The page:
Down the street a block or so was the best ice cream shop in Paris, Bertillon. It closes early-ish (8 pm) so we only got to have ice cream there once. I liked it a lot more than the gelato. Let me tell you the very best thing about Paris: they take caramel very seriously. Here in the States caramel is kind of a secondary flavor. It’s just now beginning to get the starring role it deserves. But the French know the importance of caramel, especially salted caramel, and you can find caramel au beurre salé in all sorts of yummy products.
If you are planning on going to Bertillon, be aware of the hours and also the fact that it’s closed most of July and August. Why an ice cream shop would be closed in the summer is a mystery only the French could explain (I know that’s when they take vacations but come on! It’s summertime. And you make ice cream. How about taking a vacation in November instead?) Anyway, if you find yourself wanting ice cream when Bertillon is closed, don’t fret. Finding Bertillon in Paris is like finding Blue Bell in Texas. In other words, it’s everywhere. If you’re on the Ile St. Louis after closing time, just head over to Pom Canelle which is about twenty steps away. They have a take out Bertillon ice cream window that is usually open til 11 pm (just look for the line outside). It’s also a restaurant (seating inside) that serves delicious food. We ate there one evening and enjoyed it immensely. Their onion soup is superb. Mister kept calling it French Onion Soup which, technically, all onion soup is when you’re in France. The food is simple and delicious.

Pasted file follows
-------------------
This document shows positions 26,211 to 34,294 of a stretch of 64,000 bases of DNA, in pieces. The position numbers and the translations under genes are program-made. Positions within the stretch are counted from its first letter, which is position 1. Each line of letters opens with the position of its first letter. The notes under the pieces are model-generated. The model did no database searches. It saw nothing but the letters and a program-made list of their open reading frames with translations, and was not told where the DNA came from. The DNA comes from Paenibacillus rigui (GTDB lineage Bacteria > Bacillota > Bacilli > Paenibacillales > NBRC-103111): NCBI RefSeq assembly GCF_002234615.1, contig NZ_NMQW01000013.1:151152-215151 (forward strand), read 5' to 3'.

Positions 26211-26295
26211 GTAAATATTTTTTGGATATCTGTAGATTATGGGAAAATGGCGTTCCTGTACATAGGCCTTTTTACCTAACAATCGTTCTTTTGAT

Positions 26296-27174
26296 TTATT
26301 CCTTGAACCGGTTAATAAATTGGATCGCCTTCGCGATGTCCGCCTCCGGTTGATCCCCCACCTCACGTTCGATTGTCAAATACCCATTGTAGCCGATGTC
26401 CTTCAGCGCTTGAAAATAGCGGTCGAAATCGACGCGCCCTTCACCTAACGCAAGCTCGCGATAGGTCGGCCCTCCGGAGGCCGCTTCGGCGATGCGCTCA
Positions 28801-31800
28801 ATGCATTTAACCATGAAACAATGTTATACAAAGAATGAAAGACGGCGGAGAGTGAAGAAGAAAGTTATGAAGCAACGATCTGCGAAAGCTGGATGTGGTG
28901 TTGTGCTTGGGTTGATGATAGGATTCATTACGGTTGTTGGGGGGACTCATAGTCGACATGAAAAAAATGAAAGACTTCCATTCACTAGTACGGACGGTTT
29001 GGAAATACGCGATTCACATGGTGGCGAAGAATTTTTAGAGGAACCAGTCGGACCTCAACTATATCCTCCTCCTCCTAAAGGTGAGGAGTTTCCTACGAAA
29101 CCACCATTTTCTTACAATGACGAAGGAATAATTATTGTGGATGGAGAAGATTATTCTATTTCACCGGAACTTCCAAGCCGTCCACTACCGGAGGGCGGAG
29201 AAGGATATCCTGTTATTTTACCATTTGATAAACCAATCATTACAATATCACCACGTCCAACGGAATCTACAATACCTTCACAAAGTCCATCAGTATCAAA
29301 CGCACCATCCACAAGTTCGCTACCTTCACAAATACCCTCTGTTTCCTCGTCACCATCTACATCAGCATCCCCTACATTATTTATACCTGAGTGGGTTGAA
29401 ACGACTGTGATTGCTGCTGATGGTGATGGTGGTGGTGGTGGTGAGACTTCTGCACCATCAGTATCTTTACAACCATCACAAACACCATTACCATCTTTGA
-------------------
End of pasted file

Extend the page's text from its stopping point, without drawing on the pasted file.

Let me just mention French restaurants while I’m at it. The oddest thing to an American is that they all look the same. There is really no theme to them. Especially if you’re eating outdoors at a café. They all have the same exact chairs, the same tables, the same colored awnings. The menus tend to be somewhat similar too. It’s very hard to decide what might be good restaurant and what might not. I suppose once you start getting into a higher price point, the restaurants get a bit fancier but I wouldn’t know. Meals aren’t our big splurge, even in Paris.
That’s where your cell phone comes in. You can download apps like Travelocity and find out which restaurants nearby are good. You can search by price point, by location or by rating. It was so helpful! I believe it’s a free app, so make sure you download it before you go. (And try it out before you leave since quite often the initial download requires a lot of data and you don’t want to waste the precious data on your overseas plan.)
We are huge fans of crêpes (say it the French way so it rhymes with “peps” not “gapes”) They’re cheap and easy to eat. There are tons of sit down creperies but to-go crepes can be hard to find if you’re not staying in a touristy area (“to go” in French is “à emporter” FYI). Tourists are fond of crêpes because they’re cheap, I guess. I’m partial to crêpes with ham and cheese and fresh spinach. The best crêpe places will have a sweet batter which is white and a savory batter which is made of buckwheat and is brown.